Most today who read this text believe this struggle is speaking of a believers daily battle against sin. But if you really follow the structure of Paul’s thought here it is possible that he is speaking from the perspective of a person before coming to Christ. There are good cases for both sides.
And I held both of them in the weeks preceding preaching on this text. You’ll see why when you consider the arguments. I’m summing up Tom Schreiner here:
Arguments for Christian Experience
- A shift to the present tense in verse 14.
- Verse 25b doesn’t end on a note of salvation but of continued struggle.
- There is a war within the “I”. Such a duality isn’t present with an unbeliever. Paul doesn’t speak of those without Christ engaging in such a battle.
- Do unbelievers really desire to keep God’s Law?
- Notice the already/not yet of verse 25a. Paul loves speaking of the already/not yet of redemption. Here is another one of those places.
- Can’t you relate to this as a believer? Doesn’t this describe the battle you face on a daily basis?
Arguments for Unbelieving Experience
- If you follow the flow of Paul’s argument it is natural to read this from the perspective of a Jew struggling with the Law. To take the “Christian experience” position you have to force a major break at v14.
- Consider the contrast between this and Romans 8.
- There is no mention of the Holy Spirit in this passage but He is all over the place in Romans 8.
- Would Paul really say that a Christian is “of the flesh, sold under sin”?
- This would be such a bleak experience for a Christian. Contrast this with what Paul says in Romans 6 and 8 about believers.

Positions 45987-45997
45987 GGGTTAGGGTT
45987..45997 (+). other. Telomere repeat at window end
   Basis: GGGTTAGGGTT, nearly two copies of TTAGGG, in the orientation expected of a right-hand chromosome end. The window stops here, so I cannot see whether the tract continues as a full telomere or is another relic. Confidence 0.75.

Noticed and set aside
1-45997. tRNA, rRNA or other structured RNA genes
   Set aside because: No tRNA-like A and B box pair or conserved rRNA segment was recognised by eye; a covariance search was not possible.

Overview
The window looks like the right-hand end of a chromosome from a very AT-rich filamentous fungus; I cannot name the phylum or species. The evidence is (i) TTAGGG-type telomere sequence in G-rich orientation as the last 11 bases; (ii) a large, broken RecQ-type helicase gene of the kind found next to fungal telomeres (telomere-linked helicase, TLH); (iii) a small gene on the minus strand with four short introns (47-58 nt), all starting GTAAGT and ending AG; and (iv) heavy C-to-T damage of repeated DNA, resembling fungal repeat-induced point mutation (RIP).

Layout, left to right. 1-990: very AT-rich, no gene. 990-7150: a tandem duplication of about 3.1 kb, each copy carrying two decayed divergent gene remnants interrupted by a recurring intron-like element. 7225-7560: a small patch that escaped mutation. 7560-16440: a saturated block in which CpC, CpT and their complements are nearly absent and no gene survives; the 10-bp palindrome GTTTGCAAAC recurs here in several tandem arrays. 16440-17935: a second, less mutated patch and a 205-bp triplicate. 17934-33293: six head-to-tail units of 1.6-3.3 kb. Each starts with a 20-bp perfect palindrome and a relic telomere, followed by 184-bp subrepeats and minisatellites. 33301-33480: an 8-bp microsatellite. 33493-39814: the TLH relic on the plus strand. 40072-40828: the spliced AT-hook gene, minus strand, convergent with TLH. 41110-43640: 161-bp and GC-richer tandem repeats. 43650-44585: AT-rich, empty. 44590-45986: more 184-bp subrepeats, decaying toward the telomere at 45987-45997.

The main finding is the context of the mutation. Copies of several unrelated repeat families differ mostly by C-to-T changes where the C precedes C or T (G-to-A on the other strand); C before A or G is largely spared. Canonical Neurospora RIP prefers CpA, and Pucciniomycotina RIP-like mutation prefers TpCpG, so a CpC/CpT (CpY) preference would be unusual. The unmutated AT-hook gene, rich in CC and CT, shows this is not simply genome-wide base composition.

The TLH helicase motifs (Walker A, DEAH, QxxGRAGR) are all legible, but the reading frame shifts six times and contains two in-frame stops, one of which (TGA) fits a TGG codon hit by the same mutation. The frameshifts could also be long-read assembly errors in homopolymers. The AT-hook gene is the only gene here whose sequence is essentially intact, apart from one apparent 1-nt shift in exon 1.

- The present tense and duality is not enough to make it necessary to see this as a Christian experience.
For me I have a difficult time accepting the Unbelieving Experience position because I have a hard time seeing what Paul is saying in 25b. And I have a difficult time accepting the Christian Experience position because of what Paul says in verse 14.
As I studied this passage more—and got a bit of help from Tom Schreiner’s commentary—I have embraced a third position. Neither/Both. In other words, I don’t believe we are even asking the correct question.
Paul’s point in Romans 7:13-25 is to answer the question of how the good Law could arouse sin (7:5) and how one could be killed through the commandment (7:11). Doesn’t this make the Law evil?
If the Law is evil then God is evil. And if God is evil then Paul’s gospel is no gospel. And so Paul has to defend the goodness , holiness, and righteousness of the Law but explain how we are still in a sense killed by the Law. Paul’s answer to this objection is to say the problem is not with the Law the problem is with our sinful nature.
HIs major point is this:
Because of our sinful nature the Law is powerless to give life.
Or to put that another way, the answer to his question in verse 24 can never be, “The Law” or “the flesh” and certainly not the combination of the two. Our only deliverance from this body of death is the Lord Jesus Christ.
This passage, then, has application both for a believer and for an unbeliever. Even as believers we struggle with answering the question of verse 24 (Who will deliver me) with things that are not Jesus. Perhaps our circumstances, our behavior, our self-esteem, or our religiosity will deliver us from the body of death.
None of these will do. Only Jesus Christ will deliver you from the body of death. No matter what you are struggling with, believer, the answer is found in the shed blood and resurrecting power of Jesus Christ.
If you are an unbeliever—and especially an unbeliever attempting to make life work—you need to know as well that none of your efforts will deliver you from this body of death. Only Jesus can.
How do you interpret and apply Romans 7:13-25?
Picture used from here.